Funny, Legaleze

Judge Judy holds court, defends enormous salary

Hollywood Reporter gives us a hilarious blow by blow on a deposition taken by judge Judy Sheinlin in another case involving profit participation.

The lawsuit (just one of many these days) involves Rebel Entertainment (the “successors in interest” to the packaging agency that produced Judge Judy) against CBS and Big Ticket Television (the network and producer/distributor respectively).   Rebel has a 5% stake in the show’s net profits.  The company claims it is denied profits from the syndication of the show due, in part, to the judge’s huge salary demands.

 

Judy herself is called to give testimony and makes a barn burner of a speech about her early start on the series as well as her current standing with the show.

 

She starts by telling of how she received a phone call 20 plus years ago from two former Peoples’ Court producers.  They’d seen the judge on a now famous 60 Minutes piece.  The women wanted to see if Judy would be interested in hosting her own court tv show and the judge said she was.

 

She would later fly to LA to meet with representatives from Big Ticket who would try to sell the series to CBS.  Sheindlin agreed, they shot the pilot, CBS picked up the show and the two women  fired.  (Judy would later testify on their behalf in a lawsuit against the parties).

 

That was 1995-96.

 

Since then the power and success  of Judge Judy is a thing of legend.  The daytime show has been a powerhouse in the ratings dwarfed by only The Oprah Winfrey Show.   In testimony she described in detail the leverage she holds over CBS as a way to defend the argument she is being overpaid.

 

“…my contract with CBS for more than a decade now does not include a last look, which means the following,” she said. “Which means they can’t match another offer, which means I can produce this show myself for decades. I choose not to do that because of my age and because of the fact that I like the uncomplicated life I lead.”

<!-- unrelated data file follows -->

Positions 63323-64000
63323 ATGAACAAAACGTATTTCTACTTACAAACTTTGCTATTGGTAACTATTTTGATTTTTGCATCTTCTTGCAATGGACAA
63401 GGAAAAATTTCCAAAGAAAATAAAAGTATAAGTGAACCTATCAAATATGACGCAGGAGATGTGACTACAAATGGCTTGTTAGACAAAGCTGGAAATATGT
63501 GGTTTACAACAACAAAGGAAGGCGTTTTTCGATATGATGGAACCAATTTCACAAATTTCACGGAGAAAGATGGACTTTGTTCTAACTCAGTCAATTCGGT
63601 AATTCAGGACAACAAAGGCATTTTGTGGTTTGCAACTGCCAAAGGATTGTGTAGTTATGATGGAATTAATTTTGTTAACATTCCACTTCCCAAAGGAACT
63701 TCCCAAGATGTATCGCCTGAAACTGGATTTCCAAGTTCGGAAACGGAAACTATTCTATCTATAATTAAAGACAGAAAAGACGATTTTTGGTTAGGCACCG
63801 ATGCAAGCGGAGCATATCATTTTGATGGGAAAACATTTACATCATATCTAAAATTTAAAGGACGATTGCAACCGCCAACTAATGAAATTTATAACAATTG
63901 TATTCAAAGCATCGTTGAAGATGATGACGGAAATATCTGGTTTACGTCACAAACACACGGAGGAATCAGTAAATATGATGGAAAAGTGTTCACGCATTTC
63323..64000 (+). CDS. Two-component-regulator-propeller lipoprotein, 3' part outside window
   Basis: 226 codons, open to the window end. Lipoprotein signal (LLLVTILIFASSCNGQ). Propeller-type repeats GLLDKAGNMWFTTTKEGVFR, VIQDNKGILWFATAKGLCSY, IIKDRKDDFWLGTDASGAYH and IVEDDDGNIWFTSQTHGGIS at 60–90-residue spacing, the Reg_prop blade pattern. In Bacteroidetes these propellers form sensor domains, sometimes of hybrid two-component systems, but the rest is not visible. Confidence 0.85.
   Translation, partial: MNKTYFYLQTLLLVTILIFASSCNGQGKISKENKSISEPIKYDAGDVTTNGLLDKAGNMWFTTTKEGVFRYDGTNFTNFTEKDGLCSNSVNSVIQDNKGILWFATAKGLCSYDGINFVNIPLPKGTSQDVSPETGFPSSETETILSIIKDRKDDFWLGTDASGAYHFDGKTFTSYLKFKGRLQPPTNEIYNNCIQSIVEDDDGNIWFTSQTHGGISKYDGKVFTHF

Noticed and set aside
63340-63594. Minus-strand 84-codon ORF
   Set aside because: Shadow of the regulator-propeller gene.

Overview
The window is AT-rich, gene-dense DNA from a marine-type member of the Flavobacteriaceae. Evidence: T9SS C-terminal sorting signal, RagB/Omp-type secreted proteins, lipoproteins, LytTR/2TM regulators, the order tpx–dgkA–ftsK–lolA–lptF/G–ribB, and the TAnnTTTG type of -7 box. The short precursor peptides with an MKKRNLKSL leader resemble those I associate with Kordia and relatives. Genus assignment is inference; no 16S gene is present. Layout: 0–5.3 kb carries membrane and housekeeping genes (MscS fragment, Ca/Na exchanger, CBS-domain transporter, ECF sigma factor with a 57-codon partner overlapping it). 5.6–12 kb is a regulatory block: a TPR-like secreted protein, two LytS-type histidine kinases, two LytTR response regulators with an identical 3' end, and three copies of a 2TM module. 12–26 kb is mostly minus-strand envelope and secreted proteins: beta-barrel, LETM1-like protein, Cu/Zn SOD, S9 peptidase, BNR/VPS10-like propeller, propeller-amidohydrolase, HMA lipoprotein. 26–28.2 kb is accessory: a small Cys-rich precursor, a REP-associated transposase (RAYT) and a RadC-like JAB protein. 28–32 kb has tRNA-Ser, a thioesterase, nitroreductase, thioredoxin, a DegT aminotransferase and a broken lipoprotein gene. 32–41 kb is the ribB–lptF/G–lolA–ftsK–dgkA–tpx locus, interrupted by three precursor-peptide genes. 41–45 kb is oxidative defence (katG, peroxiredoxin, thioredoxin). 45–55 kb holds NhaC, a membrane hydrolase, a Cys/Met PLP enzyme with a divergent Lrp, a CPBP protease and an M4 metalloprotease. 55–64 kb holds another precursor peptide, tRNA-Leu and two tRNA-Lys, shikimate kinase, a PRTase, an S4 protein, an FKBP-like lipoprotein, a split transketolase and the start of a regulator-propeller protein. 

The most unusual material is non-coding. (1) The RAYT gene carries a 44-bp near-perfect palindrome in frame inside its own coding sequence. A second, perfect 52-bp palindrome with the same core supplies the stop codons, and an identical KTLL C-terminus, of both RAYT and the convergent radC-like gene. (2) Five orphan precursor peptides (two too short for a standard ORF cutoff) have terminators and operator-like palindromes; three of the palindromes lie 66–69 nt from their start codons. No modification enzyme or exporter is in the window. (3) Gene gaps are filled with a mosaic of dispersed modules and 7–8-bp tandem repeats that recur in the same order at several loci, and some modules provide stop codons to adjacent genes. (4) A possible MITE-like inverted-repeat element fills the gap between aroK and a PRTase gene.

Sheindlin said someone once wisely told her that she was leaving $20 million a year on the table by not producing Judge Judy herself.

She responded, “How much can you eat?” (Besides her enormous salary, she recently sold the Judge Judy library to CBS in a deal that was likely north of $200 million.)

Sheindlin testified that if she ever decided to produce the show herself, [Rebel Entertainment’] Mr. Lawrence would be “getting bupkis.”

“It’s very important for you to know, because part of your complaint is that CBS conspired with me to deprive Mr. Lawrence of his backend profit,” Sheindlin added in testimony. “CBS had no choice but to pay me what I wanted because otherwise I could take it wherever I wanted to take it or do it myself.”

Sheindlin says that every three years, she sits down for a renegotiation with CBS and brings along a card with her demands. Sometimes, she wants a bump for the crew who work on Judge Judy. Sometimes, it’s something different. But there’s always the salary.

“And we go to the Grill on the Alley with the president of the company,” says the tough-minded judge about CBS. “We sit across the table, and I hand him the envelope and I say, ‘Don’t read it now, let’s have a nice dinner. Call me tomorrow. You want it, fine. Otherwise, I’ll produce it myself.’ That’s the negotiation.”

“The only one who tried something a little bit different was John Nogawski,” continued Sheindlin, referring to the former president of CBS TV Distribution. “John Nogawski came to the meeting at the Grill on the Alley, and I handed him my envelope, and he said, ‘Judy, I have my own envelope.’ And I said, ‘I don’t want to look at it.’ He said, ‘Why not? Maybe it’s more than what’s in your envelope.’ And I said, ‘Well, John, if I look at your envelope, it’s a negotiation. This isn’t a negotiation.’ And he put his envelope away and they gave me what I wanted; not a whole thing, not 30 pages, three things, whatever it was, done. So to suggest that the largest profit participant, which is CBS, would pay me willingly more money is so ludicrous. Their back’s to the wall.”

She says, “They pay me the money that they do because they have no choice. They can’t find another one. They’ve tried to find another Judy. If they find another Judy, good for them. So far they haven’t. … And until they do, they have their local news on all their O&Os [owned-and-operated stations]. They have international, which we’re involved with the — the Judy program is all over the world, and even though they had to take a deep breath, they paid the money because they know otherwise. I’d take the same people with me that are producing the show now and I’d go and do it myself.”

 

 

 

 

 

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